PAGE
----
1 Peter 1:8 and though you have not seen Him, you love Him, and though you do not see Him now, but believe in Him, you greatly rejoice with joy inexpressible and [f]full of glory, 9 obtaining as the outcome of your faith the salvation of your souls. 10 As to this salvation, the prophets who prophesied of the grace that would come to you made careful searches and inquiries, 11 seeking to know what person or time the Spirit of Christ within them was indicating as He predicted the sufferings of Christ and the glories to follow. 12 It was revealed to them that they were not serving themselves, but you, in these things which now have been announced to you through those who preached the gospel to you by the Holy Spirit sent from heaven—things into which angels long to look.
Faith caused others long ago to long to see what God promised and to faithfully report on the Coming One with anticipation. It is their record we believe – but they believed without seeing the One they spoke concerning. That is the nature of faith. We believe now, we see later, and as a result those who observe our testimony benefit. As it is that we benefit from the prophetic voices who believed in the past, so shall others benefit from your belief now.
Encouragement #5: Because we can see with faith, we can navigate the riptides of trouble today.
There are some imperatives we should observe to navigate trouble. They aren’t a list of “dos and don’ts” – but the keys to passing through a storm!
First, we must discipline our thinking! Peter warned:
1 Peter 1:13 Therefore, prepare your minds for action, keep sober in spirit… “
Peter told them to “prepare their minds for action and to keep sober in spirit” (1:13). Like driving on ice or in the rain, passing through danger and trouble requires attentiveness and focus. We must PAY ATTENTION TO WHAT IS HAPPENING AROUND US and cannot be haphazard, but must pull in the garment of the mind and not allow ourselves to wander. Through disciplines and focus on what God has said, we can get ready to move ahead and then keep vigilant attention on the forces pressing us. We are not called to withdraw and form monasteries, but to keep watch and build lighthouses. We must be informed, but not overwhelmed by information. We must be accurate in our understanding, but not unbalanced by our consumption of every subversive theory of a coming challenge.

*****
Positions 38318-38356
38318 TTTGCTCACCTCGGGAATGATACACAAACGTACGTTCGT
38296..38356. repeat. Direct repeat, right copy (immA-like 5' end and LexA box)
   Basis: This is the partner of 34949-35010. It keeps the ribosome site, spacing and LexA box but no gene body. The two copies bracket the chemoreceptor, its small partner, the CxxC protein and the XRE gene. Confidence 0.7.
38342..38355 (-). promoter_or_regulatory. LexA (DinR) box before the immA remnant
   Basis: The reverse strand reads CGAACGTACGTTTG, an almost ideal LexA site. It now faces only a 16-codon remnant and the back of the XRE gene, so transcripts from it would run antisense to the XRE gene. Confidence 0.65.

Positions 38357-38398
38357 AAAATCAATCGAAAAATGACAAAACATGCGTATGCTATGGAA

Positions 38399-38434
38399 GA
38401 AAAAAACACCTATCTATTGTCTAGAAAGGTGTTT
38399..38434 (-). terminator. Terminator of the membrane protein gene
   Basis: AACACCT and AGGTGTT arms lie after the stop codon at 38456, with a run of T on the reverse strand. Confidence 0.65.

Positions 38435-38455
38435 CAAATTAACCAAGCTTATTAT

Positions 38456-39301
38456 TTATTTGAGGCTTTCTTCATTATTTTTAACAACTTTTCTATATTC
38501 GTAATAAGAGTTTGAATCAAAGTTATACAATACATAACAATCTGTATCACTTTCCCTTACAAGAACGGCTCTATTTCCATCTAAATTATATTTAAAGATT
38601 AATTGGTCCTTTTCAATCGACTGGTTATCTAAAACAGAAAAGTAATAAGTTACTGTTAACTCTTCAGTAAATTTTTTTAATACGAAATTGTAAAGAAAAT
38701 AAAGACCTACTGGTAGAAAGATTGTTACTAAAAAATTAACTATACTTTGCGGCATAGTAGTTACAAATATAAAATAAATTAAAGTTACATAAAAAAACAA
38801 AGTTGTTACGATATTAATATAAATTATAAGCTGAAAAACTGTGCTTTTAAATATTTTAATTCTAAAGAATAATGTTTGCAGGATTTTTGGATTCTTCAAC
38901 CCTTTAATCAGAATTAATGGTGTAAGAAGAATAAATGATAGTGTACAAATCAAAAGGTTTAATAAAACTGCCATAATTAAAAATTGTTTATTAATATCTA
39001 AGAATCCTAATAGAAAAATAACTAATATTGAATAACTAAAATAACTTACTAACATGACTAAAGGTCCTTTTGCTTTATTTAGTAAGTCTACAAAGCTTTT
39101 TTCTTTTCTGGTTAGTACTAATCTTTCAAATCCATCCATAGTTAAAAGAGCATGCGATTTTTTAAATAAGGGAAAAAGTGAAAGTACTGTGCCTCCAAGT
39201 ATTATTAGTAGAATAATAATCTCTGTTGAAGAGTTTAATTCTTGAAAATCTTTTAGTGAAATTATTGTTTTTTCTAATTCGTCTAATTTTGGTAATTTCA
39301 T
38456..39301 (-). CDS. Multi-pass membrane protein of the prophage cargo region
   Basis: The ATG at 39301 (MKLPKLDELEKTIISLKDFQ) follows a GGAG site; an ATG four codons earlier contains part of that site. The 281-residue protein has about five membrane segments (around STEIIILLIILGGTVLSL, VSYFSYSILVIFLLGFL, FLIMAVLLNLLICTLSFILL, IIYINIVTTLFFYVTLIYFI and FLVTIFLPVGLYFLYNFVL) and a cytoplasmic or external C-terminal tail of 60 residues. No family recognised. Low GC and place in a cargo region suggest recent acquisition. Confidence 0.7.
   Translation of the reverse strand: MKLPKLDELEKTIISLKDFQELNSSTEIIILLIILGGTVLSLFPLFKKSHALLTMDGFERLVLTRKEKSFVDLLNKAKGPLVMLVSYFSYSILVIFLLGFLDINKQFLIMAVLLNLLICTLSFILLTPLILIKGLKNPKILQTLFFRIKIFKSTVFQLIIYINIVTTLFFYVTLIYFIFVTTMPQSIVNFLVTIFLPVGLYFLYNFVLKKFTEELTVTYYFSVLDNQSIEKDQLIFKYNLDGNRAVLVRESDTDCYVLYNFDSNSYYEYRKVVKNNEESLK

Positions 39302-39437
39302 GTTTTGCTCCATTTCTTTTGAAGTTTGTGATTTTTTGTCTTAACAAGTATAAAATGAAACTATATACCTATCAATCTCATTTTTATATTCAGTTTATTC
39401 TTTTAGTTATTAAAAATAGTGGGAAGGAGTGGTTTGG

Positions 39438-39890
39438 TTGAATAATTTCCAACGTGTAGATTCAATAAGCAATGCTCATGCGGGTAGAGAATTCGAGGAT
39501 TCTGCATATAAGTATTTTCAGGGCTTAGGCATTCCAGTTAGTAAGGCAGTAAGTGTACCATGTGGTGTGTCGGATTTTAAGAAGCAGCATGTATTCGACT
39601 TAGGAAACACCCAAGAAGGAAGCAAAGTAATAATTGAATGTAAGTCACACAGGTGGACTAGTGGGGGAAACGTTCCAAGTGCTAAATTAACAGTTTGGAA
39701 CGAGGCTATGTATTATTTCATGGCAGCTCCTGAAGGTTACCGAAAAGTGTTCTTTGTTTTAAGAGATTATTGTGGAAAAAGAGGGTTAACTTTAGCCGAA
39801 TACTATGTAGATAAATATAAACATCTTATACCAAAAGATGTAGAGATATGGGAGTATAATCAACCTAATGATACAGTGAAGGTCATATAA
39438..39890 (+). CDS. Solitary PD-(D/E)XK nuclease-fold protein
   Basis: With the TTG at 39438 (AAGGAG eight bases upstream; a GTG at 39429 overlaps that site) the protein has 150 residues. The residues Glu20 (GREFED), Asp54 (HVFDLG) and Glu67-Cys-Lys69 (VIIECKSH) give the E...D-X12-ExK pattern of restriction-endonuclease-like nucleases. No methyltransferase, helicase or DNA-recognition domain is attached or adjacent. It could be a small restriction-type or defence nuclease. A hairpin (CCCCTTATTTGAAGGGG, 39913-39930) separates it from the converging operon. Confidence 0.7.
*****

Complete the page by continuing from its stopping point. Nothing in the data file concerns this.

In all this be warned: As the world presses us further and further to constant amusement, we are called to be vigilant and keep our eyes fixed on what is truly happening.
Second, we must change our perspective.
We must turn away from the whining of the world concerning trouble to putting all anticipation wholly on God’s good and undeserved favor! Peter commanded believers to fix their hope completely on grace (1:13b).
1 Peter 1:13b ”…fix your hope completely on the grace to be brought to you at the revelation of Jesus Christ.
In my experience, the most informed believers in our time seem like the most depressed believers. It is hard to watch freedoms be chipped away and morality fall like a floor mop. Yet, we are the people of HOPE. We are the people that recognize that God is doing GREAT THINGS in spite of the enemy and even in spite of the Congress (smile).
May I ask: “Where are the HOPE FILLED believers of our time?”
They are not found in places that compromise of the Word. They are not in acquiescing to the pressures of a fallen world. Hope springs eternal when fixed on eternal things of the Eternal One, with a clear call to faithfulness to His way. We do not merely HAVE hope; He IS our hope.
Third, we must prayerfully and deliberately remove the mastery of old patterns of fulfillment.
Peter instructed believers to cease being conformed to the driving of their behaviors by former desires (1:14). He wrote:
1 Peter 1:14 As obedient children, do not be conformed to the former lusts which were yours in your ignorance, 15 but like the Holy One who called you, be holy yourselves also in all your behavior; 16 because it is written, “You shall be holy, for I am holy.”
Notice the address is for us to be “childlike” in the simplicity and focus to change. Children don’t resist change the way adults do. They learn faster because they rationalize the old behaviors less.
Let’s remember: What we can set aside, we have mastered. What we cannot, has mastered us! We cannot serve God and a bottle, a pill dispenser, a need for applause and acceptance, our need for physical pleasures, or anything else. We will serve God, or we will serve self. It isn’t complicated, but it is hard.
Fourth, we need to see God as He truly is!
For many of us, God is too small in our eyes. He is out in the distance, far off and un-engaged. Peter reminds: